Concerns about the competency levels of Australian Skills Quality Authority (ASQA) officers and auditors

November 14, 2019

The VET industry has some serious concerns regarding the competency of ASQA’s officers and auditors. We would like to look into this with some facts, records and figures. 

 

Qualified auditors with Senior VET Experience - are they qualified enough?

 

Unfortunately, the regulatory body has moved away from recruiting officers with a background in the education sector or even relevant industry experience to be able to effectively audit training organisations. Now questions have to be asked with regards to how auditors are selected and engaged by ASQA. 

 

ASQA hires Lead Regulatory Officers to lead and supervise audit teams; make recommendations about RTOs compliance; make recommendations for the Commissioners but, as shown below, successful applicants are not required to hold the legislated mandatory qualifications.

 

 

If applicants do not hold the legislated qualifications at the time of engagement what process does ASQA use to put their regulatory staff through their qualifications? 

 

According to AQF guidelines, Certificate IV and Diploma require a minimum of 1.5 years/1800 hours, up to 4 years in total/4800 hours to complete. So, does that mean that ASQA staff receive 4 years of training before they are in a position to recommend the shut down of Australian companies? Who issues the qualifications? Who are the RTOs?

 

 

When Mark Paterson, AO, commented on the first-ever strategic review as Chief Commissioner, "a review of issues relating to unduly short training", did anyone review ASQA’s own recruitment practices or compliance with the Australian Qualifications Framework (AQF) and other relevant guidelines? 

 

Auditor interpretation and decision consistency: Forget nationally consistent decisions, two auditors cannot reach the same decisions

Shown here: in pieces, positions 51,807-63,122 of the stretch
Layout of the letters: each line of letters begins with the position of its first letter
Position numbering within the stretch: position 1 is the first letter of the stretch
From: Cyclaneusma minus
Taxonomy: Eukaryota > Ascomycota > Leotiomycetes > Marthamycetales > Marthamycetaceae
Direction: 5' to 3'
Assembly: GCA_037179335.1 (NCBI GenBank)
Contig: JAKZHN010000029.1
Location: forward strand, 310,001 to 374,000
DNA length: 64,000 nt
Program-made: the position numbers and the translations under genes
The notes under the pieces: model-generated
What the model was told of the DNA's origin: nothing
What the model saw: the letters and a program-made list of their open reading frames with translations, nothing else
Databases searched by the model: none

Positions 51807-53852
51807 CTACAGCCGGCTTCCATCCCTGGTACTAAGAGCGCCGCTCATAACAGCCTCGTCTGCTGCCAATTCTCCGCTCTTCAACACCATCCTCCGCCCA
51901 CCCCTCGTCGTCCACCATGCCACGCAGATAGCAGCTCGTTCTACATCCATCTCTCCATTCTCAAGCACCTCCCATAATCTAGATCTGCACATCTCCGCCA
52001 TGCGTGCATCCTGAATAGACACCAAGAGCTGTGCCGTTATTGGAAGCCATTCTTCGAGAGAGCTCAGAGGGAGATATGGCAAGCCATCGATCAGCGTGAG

No two auditors think or act the same way. We were shocked to see how inconsistent their findings and views are on the same clause and regulatory standard. If these auditors have such a difference in opinions then how can a regulatory body comply to its core values and source or even its existence? 

 

ASQA was established on the following grounds under the National Vocational Education and Training Regulator Act 2011: 

 

The Section 2A Objects of the Act: 

 

The objects of this Act are:

 

(a)  to provide for national consistency in the regulation of vocational education and training (VET); and

(b)  to regulate VET using:

(i)  a standards‑based quality framework; and

(ii)  risk assessments, where appropriate; and

(c)  to protect and enhance:

(i)  quality, flexibility and innovation in VET; and

(ii)  Australia’s reputation for VET nationally and internationally; and

(d)  to provide a regulatory framework that encourages and promotes a VET system that is appropriate to meet Australia’s social and economic needs for a highly educated and skilled population; and

(e)  to protect students undertaking, or proposing to undertake, Australian VET by ensuring the provision of quality VET; and

(f)  to facilitate access to accurate information relating to the quality of VET.

 

A common misconception in the industry is that ASQA exists to protect and promote quality in the sector.  However, the act clearly outlines, it exists to protect and enhance quality, it exists to provide national consistency in its decisions, it exists to encourage and promote a VET system that provides quality, flexibility and innovation. 

 

We believe all decisions where two auditors have not reached the same conclusion or outcome should be considered as “null and void”. These decisions should not have any legal or ethical standing. 

 

Not having nationally consistent decisions - Are not these clear signs of the incompetence of the regulatory officers and auditors?